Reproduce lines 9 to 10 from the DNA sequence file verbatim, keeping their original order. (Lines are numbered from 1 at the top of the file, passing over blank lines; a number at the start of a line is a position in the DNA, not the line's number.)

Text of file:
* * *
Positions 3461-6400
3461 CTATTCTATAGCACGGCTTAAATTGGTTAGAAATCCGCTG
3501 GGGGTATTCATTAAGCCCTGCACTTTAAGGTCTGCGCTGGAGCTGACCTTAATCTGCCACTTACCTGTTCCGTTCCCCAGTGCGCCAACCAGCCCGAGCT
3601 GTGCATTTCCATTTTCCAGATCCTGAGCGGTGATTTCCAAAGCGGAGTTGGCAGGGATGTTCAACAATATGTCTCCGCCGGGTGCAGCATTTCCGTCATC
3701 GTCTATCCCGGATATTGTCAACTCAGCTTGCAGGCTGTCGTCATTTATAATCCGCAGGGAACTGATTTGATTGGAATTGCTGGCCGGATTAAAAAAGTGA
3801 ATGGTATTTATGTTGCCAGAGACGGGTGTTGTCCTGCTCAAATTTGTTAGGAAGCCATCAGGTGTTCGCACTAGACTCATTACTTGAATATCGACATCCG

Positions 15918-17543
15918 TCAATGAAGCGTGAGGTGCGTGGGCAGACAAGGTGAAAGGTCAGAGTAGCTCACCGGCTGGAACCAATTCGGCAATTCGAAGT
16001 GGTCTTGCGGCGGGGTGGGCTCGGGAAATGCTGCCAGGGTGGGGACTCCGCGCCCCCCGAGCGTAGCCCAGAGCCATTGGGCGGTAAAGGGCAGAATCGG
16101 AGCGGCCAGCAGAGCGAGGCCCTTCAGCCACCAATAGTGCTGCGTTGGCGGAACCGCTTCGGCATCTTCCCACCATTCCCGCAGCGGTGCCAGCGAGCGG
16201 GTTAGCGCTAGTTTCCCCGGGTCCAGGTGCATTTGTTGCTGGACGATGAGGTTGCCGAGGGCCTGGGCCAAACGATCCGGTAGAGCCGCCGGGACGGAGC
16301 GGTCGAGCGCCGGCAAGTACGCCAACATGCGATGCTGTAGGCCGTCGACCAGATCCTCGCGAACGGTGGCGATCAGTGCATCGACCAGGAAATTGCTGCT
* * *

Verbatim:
16001 GGTCTTGCGGCGGGGTGGGCTCGGGAAATGCTGCCAGGGTGGGGACTCCGCGCCCCCCGAGCGTAGCCCAGAGCCATTGGGCGGTAAAGGGCAGAATCGG
16101 AGCGGCCAGCAGAGCGAGGCCCTTCAGCCACCAATAGTGCTGCGTTGGCGGAACCGCTTCGGCATCTTCCCACCATTCCCGCAGCGGTGCCAGCGAGCGG